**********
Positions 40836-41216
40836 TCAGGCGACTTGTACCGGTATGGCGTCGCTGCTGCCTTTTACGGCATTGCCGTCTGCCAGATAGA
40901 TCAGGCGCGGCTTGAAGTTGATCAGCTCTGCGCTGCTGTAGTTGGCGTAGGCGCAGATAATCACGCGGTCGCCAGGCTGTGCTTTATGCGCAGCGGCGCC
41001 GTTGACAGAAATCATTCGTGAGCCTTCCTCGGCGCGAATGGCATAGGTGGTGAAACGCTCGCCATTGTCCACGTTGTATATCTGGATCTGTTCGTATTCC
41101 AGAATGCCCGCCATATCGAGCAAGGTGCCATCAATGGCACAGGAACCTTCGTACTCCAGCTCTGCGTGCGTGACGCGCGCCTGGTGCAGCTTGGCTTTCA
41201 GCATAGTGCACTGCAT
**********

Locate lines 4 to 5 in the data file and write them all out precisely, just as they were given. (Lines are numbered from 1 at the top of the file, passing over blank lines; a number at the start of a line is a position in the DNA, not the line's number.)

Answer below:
41001 GTTGACAGAAATCATTCGTGAGCCTTCCTCGGCGCGAATGGCATAGGTGGTGAAACGCTCGCCATTGTCCACGTTGTATATCTGGATCTGTTCGTATTCC
41101 AGAATGCCCGCCATATCGAGCAAGGTGCCATCAATGGCACAGGAACCTTCGTACTCCAGCTCTGCGTGCGTGACGCGCGCCTGGTGCAGCTTGGCTTTCA